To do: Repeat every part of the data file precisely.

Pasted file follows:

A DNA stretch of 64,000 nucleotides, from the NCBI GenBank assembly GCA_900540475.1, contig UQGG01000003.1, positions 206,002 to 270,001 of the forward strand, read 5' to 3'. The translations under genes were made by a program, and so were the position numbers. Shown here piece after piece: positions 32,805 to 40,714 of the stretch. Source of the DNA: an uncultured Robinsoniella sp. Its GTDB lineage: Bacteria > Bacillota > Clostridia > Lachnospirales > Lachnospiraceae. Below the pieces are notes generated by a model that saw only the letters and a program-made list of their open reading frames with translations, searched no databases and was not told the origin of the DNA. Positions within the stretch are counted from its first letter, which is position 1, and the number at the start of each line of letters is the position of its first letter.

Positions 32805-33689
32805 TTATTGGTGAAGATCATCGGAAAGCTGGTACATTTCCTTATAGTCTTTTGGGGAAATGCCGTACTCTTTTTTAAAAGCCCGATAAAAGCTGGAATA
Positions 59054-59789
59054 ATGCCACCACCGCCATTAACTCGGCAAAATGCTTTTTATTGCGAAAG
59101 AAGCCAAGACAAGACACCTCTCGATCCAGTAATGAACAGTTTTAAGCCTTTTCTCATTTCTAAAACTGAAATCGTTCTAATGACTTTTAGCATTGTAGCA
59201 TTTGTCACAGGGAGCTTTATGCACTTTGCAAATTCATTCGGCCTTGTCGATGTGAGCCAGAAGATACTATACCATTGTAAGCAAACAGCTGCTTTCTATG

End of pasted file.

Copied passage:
A DNA stretch of 64,000 nucleotides, from the NCBI GenBank assembly GCA_900540475.1, contig UQGG01000003.1, positions 206,002 to 270,001 of the forward strand, read 5' to 3'. The translations under genes were made by a program, and so were the position numbers. Shown here piece after piece: positions 32,805 to 40,714 of the stretch. Source of the DNA: an uncultured Robinsoniella sp. Its GTDB lineage: Bacteria > Bacillota > Clostridia > Lachnospirales > Lachnospiraceae. Below the pieces are notes generated by a model that saw only the letters and a program-made list of their open reading frames with translations, searched no databases and was not told the origin of the DNA. Positions within the stretch are counted from its first letter, which is position 1, and the number at the start of each line of letters is the position of its first letter.

Positions 32805-33689
32805 TTATTGGTGAAGATCATCGGAAAGCTGGTACATTTCCTTATAGTCTTTTGGGGAAATGCCGTACTCTTTTTTAAAAGCCCGATAAAAGCTGGAATA
Positions 59054-59789
59054 ATGCCACCACCGCCATTAACTCGGCAAAATGCTTTTTATTGCGAAAG
59101 AAGCCAAGACAAGACACCTCTCGATCCAGTAATGAACAGTTTTAAGCCTTTTCTCATTTCTAAAACTGAAATCGTTCTAATGACTTTTAGCATTGTAGCA
59201 TTTGTCACAGGGAGCTTTATGCACTTTGCAAATTCATTCGGCCTTGTCGATGTGAGCCAGAAGATACTATACCATTGTAAGCAAACAGCTGCTTTCTATG